by Kevin Schofield
This weekend’s read is particularly topical now that warmer weather has arrived in Seattle. It asks (and largely answers) the question: What’s the best beverage to drink in order to stay hydrated?
Staying hydrated is important, especially if you are engaging in strenuous physical activity. But even in our everyday lives, many of us don’t consume enough liquid; that can affect our physical and mental performance, as well as put us at a higher risk for a range of urologic, gastrointestinal, circulatory, and neurological diseases. But faced with a dizzying array of beverages, it helps us to know if some are better at keeping us hydrated (or if the liquid just passes straight through and doesn’t stick around).
Many of us have heard lectures on the conventional wisdom around beverage choices, particularly that soda, caffeine, and alcohol are diuretics that cause our bodies to shed more liquid — thus making us even less hydrated the more we drink them. On the flip side, sports drinks and so-called “oral rehydration solutions,” such as Pedialyte, are supposedly designed to rehydrate us and replace electrolytes and other essential nutrients our bodies need by helping us to retain fluids or slowing the rate at which they are emptied from our stomach and absorbed through our small intestine. But marketing and conventional wisdom aside, what really works? A group of academic researchers in the United Kingdom set out to get some definitive answers, and their report provides some interesting and surprising insights and also points out how difficult it is to do this kind of study well.
The first question the researchers had was, “How do you measure the effect on body hydration that drinking a particular liquid has?” To answer that, they defined a “body hydration index” (BHI), essentially a measure of how much of a liquid that is consumed remains in the body two hours later. Of course, one of the tricks to conducting a study like this is to make it an “apples to apples” comparison. They recruited 75 willing test subjects and subjected them to the same rigorous schedule: fast overnight, pee first thing in the morning, get into a “fully hydrated” state by drinking half a liter of water, wait half an hour, pee again, drink 1 liter of a test beverage over 30 minutes, and then collect and measure the amount of urine excreted over the next two hours.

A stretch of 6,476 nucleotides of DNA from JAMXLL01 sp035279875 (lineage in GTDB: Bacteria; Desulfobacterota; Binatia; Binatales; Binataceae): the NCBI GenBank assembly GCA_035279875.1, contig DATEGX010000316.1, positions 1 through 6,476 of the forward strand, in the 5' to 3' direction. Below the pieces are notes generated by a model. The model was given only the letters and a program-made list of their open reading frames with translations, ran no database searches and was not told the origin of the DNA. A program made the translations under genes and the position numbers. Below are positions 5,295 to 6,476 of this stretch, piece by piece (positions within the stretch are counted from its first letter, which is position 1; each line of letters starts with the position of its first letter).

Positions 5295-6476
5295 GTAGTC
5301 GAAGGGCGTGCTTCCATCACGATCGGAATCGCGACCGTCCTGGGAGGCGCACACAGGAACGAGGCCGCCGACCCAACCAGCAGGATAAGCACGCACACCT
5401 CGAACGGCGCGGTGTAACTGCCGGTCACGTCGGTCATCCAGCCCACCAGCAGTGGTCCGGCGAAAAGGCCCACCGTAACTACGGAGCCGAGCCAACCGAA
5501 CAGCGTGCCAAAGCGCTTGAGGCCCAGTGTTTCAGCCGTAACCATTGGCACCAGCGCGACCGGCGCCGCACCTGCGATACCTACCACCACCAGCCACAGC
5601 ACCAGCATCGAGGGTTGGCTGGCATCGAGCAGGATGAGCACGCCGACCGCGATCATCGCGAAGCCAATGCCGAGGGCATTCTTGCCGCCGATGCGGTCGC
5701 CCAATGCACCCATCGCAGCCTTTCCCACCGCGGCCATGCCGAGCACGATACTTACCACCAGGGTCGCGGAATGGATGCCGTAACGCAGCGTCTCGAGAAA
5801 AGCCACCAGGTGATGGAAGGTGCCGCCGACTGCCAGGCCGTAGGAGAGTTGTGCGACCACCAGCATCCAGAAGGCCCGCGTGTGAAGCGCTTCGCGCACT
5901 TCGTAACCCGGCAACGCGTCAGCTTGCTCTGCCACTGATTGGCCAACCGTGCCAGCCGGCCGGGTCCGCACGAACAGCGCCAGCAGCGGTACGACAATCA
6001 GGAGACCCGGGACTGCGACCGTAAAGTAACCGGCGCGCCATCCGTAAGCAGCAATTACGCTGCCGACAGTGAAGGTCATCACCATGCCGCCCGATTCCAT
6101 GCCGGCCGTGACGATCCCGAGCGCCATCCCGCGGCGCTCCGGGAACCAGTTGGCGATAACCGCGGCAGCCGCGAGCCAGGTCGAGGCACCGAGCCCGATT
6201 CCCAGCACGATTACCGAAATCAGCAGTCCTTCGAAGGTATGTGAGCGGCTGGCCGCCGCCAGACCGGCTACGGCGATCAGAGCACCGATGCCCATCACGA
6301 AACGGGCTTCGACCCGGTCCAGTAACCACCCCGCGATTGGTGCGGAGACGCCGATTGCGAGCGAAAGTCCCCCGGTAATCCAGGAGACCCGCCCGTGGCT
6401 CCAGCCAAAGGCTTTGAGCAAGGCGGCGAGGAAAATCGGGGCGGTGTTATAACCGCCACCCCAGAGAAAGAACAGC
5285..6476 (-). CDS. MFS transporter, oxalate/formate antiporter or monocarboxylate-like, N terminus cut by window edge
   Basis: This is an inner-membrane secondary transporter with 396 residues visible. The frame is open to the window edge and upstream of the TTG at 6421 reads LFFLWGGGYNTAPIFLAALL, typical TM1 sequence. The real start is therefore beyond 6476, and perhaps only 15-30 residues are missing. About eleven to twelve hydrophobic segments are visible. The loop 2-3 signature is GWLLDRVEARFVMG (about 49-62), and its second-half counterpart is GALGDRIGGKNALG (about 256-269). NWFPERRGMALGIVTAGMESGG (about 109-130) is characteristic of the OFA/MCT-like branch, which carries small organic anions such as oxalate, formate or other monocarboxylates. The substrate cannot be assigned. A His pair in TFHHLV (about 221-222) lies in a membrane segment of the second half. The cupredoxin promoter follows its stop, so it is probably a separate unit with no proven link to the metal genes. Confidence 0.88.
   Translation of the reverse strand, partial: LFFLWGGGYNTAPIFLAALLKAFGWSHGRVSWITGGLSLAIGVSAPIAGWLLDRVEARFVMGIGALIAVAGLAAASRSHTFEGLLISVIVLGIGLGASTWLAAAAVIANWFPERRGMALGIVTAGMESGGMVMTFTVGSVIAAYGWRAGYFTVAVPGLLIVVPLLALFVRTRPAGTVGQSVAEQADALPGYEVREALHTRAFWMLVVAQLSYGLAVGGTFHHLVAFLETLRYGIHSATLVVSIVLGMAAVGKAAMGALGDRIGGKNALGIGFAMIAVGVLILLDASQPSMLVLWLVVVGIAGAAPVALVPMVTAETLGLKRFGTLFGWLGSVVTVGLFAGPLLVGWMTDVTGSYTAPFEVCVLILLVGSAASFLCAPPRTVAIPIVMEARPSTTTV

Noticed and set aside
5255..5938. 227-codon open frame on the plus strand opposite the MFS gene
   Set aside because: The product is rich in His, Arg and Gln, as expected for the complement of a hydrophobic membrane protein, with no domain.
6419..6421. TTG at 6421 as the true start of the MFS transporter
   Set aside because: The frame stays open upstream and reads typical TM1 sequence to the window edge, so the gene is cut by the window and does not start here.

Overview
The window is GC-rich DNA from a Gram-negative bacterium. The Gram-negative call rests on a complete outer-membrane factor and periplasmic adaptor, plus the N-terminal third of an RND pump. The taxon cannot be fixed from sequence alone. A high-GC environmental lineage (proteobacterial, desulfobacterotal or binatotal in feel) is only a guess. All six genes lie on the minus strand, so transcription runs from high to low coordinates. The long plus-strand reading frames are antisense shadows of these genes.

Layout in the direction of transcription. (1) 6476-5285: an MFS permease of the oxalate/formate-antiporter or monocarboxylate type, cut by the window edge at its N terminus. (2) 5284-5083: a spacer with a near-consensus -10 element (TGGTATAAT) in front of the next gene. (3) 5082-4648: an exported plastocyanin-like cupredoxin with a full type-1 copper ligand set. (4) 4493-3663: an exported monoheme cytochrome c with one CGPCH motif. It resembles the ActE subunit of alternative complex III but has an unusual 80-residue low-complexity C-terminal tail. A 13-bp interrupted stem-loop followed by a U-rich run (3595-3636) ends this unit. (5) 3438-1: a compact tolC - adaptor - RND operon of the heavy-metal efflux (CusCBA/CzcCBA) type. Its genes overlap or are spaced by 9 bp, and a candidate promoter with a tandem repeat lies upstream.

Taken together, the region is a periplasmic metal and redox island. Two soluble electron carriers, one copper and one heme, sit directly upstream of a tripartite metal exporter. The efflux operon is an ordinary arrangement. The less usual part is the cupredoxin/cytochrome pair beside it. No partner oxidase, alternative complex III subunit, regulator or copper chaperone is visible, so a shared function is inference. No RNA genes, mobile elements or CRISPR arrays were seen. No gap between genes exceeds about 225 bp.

But wait, there’s one more catch: The test beverages ranged from 88% water to 100% water, so the results had to be re-scaled to account for the proportion of water actually consumed by each test subject.
The results were interesting and, in some cases, surprising. The drinks with the highest fluid retention were skim milk, whole milk, “oral rehydration solution,” and orange juice. The worst was coffee, followed by water. But coffee was barely worse than water, and most of the other beverages tested were only slightly better than water. Among the surprises were that moderate amounts of coffee and alcohol made little to no difference, and none of the beverages lived up to the hype of being a powerful diuretic that would sap our bodies of its precious water.
What seemed to provide the biggest benefit were the drinks with substantial amounts of sodium, potassium, or electrolytes. In fact, the researchers suggest that the reason cola and beer aren’t that bad for hydration is because the fluid-removing caffeine and alcohol were balanced out by the electrolytes, sodium, and potassium they also contain. Coffee, on the other hand, has a lot of caffeine but none of the positives; thus, it shouldn’t be too big of a surprise that it performed the worst.
The researchers are refreshingly transparent on the many limits of their study. First and foremost, all the test subjects were healthy, physically active men between the ages of 18 and 35 and without health conditions that might affect their hydration level (e.g., kidney disease), so we can’t extrapolate these results to women, children, older populations, or people who might have a more urgent need to monitor and control their hydration. Also, the researchers chose not to vary the amount of liquid consumed based upon the test subject’s body mass, so a 120-pound man and a 220-pound man would drink the same amount even though their bodies have vastly different capacities for retaining fluid. Third, they started everyone fully hydrated, and didn’t gather data on what is perhaps a more important scenario: how these drinks affect the hydration level of someone who is currently dehydrated and needs more fluid quickly. Finally, they weren’t able to precisely identify which ingredients in the drinks made the most difference in helping someone retain liquid for a longer period of time.
That said — and with a nod to the good advice that we should all consult medical professionals about our own personal situations — it turns out that a glass of skim milk or orange juice does a pretty good job of hydrating us and keeping us hydrated for a longer period of time and compares well with expensive “oral hydration solution.” And while we might want to lay off the coffee, most of the other drinks, including beer, seem to be no better or worse than water itself when it comes to hydration.
Kevin Schofield is a freelance writer and publishes Seattle Paper Trail. Previously he worked for Microsoft, published Seattle City Council Insight, co-hosted the “Seattle News, Views and Brews” podcast, and raised two daughters as a single dad. He serves on the Board of Directors of Woodland Park Zoo, where he also volunteers.
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